The custom CAD parts are another particularly exciting part of this project: the three CAD specialists are using the online platform Onshape to make pieces that are specific to their own robot. Just for fun, one team created a license plate with their team name, which is now proudly mounted on the front. Two teams are currently working on a box to hold a payload to be delivered along the route. The third team created a “shadow shield” to go underneath the vehicle and keep the line-sensing infrared sensors out of direct sunlight to make them more effective. The CAD specialists had to create bolt holes that match with the VEX robotics system, and they have infinite control over everything else.
One team’s container design, intended to hold a small payload; a door is going
to be added to keep things secure until delivery
Another team’s payload device is an open tray which flips up to release
upon command; note the square axle hole for connection to the motor
Both of the above designs are printed full size; so far, it looks like they will
The teams have another couple of weeks to finish this project, and they look to be on schedule for completion and demonstration.
Mr Meadth also decided that it would be fair for him to produce a proof of concept–can this really be done, after all? He used one of the spare middle school LEGO sets, which has an array of similar sensors and mechanical capability, but a very different coding language.
LEGO Mindstorms coding language–colourful blocks that snap together!
RobotC coding language, as used by the high school students–lines
and lines of colour-coded text
After a few hours of work, he came up with this smaller LEGO version, and it gets around the full track in about 18 seconds on its slowest, most cautious speed.
The LEGO robot car in action–note the three colour sensors in a bank on the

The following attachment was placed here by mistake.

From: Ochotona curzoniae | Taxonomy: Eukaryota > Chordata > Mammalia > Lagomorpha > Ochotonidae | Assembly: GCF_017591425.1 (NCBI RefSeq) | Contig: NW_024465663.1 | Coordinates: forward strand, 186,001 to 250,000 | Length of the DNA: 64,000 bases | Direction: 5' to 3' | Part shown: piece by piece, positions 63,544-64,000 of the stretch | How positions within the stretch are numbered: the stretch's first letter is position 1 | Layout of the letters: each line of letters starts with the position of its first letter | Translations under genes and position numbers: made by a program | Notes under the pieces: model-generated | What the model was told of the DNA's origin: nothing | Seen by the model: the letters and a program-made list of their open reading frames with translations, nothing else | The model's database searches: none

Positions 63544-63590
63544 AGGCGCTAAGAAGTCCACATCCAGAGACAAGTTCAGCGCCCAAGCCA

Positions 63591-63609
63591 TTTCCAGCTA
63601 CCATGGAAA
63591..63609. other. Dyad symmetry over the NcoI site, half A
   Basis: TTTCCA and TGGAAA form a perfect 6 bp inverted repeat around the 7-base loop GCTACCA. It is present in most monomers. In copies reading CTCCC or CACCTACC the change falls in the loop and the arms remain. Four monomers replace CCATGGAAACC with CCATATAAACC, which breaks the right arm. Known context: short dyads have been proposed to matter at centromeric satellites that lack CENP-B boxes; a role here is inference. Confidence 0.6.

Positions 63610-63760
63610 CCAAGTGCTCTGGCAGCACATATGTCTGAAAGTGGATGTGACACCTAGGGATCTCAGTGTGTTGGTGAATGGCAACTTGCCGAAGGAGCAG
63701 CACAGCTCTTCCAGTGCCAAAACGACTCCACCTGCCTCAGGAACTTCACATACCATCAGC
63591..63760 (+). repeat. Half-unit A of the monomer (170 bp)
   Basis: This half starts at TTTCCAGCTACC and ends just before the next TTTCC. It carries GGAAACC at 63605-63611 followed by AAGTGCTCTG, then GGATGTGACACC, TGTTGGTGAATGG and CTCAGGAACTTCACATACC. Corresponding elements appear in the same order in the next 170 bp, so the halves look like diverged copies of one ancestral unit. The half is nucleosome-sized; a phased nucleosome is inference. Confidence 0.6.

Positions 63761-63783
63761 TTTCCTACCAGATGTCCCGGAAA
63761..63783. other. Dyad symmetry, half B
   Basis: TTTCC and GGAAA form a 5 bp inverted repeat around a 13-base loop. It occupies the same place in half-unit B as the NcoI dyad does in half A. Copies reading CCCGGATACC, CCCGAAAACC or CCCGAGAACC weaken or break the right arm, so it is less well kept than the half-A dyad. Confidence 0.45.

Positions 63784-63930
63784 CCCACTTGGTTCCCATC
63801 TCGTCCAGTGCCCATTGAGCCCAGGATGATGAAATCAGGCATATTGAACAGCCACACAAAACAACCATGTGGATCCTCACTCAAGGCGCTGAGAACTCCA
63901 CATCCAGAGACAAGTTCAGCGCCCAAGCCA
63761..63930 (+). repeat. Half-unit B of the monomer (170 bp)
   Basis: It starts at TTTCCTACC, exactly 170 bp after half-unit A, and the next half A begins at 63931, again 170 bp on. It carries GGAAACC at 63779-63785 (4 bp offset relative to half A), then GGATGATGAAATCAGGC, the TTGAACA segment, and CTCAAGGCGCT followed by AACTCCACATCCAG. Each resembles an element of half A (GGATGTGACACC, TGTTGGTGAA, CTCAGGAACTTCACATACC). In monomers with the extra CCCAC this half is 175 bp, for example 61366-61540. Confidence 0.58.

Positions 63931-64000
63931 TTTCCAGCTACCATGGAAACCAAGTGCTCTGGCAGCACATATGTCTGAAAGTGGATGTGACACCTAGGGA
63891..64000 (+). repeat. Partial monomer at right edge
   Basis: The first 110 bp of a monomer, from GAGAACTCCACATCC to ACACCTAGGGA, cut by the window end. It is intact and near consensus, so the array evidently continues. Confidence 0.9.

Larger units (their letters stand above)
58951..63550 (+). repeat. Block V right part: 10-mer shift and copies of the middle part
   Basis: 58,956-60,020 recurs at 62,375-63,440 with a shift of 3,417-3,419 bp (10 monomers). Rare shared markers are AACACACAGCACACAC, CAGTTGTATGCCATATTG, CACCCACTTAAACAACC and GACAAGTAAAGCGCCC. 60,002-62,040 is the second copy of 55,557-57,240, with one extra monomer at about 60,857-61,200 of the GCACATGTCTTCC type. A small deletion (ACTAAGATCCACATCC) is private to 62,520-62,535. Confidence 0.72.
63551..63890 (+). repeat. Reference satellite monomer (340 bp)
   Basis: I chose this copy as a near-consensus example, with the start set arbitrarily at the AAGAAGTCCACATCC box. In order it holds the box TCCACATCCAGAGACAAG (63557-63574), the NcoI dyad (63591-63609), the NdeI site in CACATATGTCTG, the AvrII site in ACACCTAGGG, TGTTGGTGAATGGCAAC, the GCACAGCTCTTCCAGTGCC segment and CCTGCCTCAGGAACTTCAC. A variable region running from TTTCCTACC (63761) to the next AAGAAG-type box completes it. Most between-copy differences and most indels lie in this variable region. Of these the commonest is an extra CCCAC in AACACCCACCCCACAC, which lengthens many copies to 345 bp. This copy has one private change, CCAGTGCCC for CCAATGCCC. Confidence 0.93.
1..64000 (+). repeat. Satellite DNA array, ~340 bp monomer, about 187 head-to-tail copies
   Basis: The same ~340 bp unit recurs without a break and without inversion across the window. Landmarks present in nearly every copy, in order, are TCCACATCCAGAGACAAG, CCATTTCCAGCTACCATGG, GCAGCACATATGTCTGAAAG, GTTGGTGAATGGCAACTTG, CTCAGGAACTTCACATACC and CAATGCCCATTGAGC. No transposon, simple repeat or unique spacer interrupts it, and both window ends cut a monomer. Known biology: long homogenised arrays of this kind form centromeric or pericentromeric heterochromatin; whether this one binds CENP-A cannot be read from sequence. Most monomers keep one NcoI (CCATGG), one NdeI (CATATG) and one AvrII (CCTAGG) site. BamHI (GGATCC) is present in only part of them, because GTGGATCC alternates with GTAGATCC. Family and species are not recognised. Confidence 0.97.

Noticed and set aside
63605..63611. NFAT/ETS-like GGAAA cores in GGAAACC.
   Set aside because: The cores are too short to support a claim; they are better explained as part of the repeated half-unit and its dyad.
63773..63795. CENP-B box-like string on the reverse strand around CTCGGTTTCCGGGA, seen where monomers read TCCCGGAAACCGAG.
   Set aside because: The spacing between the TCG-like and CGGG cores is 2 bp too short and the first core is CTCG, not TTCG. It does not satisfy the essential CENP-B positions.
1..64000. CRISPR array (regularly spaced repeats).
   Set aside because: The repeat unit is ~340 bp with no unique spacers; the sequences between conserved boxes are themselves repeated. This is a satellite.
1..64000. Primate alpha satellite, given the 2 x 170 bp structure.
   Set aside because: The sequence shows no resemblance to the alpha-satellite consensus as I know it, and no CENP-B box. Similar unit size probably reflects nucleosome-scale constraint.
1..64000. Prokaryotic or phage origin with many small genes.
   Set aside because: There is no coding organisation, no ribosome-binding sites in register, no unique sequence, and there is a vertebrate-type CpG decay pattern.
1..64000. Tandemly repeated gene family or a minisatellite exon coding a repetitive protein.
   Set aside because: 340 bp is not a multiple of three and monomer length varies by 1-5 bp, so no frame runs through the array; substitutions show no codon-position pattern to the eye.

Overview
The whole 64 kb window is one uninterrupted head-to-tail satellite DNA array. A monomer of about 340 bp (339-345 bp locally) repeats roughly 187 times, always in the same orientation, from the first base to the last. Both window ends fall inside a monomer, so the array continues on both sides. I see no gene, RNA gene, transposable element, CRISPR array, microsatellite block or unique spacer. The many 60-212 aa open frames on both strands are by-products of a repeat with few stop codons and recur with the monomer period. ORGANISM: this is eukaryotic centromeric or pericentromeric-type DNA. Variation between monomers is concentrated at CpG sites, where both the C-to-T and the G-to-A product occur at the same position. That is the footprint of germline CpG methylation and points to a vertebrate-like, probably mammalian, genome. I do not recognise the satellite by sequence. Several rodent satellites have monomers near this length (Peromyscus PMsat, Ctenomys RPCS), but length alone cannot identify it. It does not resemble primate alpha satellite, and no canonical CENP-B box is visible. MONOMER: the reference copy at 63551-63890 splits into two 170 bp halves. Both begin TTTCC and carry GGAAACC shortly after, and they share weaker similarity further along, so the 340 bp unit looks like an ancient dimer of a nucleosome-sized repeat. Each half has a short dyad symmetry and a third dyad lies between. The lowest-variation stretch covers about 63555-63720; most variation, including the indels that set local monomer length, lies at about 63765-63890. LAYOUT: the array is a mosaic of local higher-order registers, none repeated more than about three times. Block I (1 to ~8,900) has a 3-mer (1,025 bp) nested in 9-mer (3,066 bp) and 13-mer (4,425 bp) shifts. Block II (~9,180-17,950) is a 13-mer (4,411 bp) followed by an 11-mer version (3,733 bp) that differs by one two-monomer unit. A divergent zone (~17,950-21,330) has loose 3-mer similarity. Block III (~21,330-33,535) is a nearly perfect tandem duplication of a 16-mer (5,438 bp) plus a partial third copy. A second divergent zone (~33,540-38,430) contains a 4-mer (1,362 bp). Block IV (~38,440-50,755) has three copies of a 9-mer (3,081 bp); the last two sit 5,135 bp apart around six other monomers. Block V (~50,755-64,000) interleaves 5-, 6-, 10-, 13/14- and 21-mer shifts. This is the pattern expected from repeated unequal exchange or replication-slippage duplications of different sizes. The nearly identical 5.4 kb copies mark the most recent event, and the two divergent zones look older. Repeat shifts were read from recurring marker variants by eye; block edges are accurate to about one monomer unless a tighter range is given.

front; having three side-by-side allows for more sensitivity in response to the
car’s exact position
Proof positive–it can be done! Upon completion, the robots will be demonstrated to the Providence community; we may go down to Lower Campus and show one of the elementary grades what we’ve done. Stay tuned.
After weeks of hard work designing, building, and programming a Mars rover, four middle school teams headed out to the gym to put it all to the test. These robots were created entirely from scratch–no instructions, no plans, just the student teams and their own wits! The goal was to create a remote-controlled robot that could collect four 3D printed “Mars rocks” as quickly as possible, using whatever means necessary.
Team 1 (Sam, Cole, Nik, and Pedro) went for an asymmetrical design, driven by two strong rubber wheels in the back. An arm with a claw lowered down on one side to scoop up the rocks, bringing them up and over to drop into a large hopper, with more than enough capacity for all four rocks.
Team 1 presents their design to the class
Team 3 (Conner, Brennan, Isaac, and Tessa) decided to maximize speed and agility above all else. They gave their robot a very simple platform on the front, with a swinging arm to contain a single rock at a time. This meant that they would have to exit and re-enter the circle each time to extract their rocks.
Team 3 shows their simple but fast design
Team 4 (David, Samy, and Belen) went for a longer model with more than enough internal capacity for four rocks. Completely unique to the competition, they designed a “paddle wheel” on the front to sweep the rocks right into the belly of the robot. This all made for more difficult turning, but an efficient collection method.
Team 4 shows the longest design in the competition
Lastly, Team 26 (Todd, Ashlynne, and Deacon) designed a big, bulky robot with both caterpillar tracks and rubber wheels. Team 26 was the only team to employ two computers onboard, to account for their large number of motors. A robot arm reached over the front of the robot to close onto the rocks, before lifting them up into the hopper behind.
Team 26 shows the class their hybrid machine
After a day of presenting and time trials, the students played it out in the gym, with parents and fellow students cheering on. Each team scored at least one victory against someone else, although by the end of the first day, it was clear that Team 3 had an obvious speed advantage. With each round of play, they perfected their technique to get faster and faster!
Mr. Meadth and the crowd look on as Team 26 positions for another run;
Team 4 paddles its way forward unhindered
Brennan and Conner from Team 3 close in on another rock; Todd and Deacon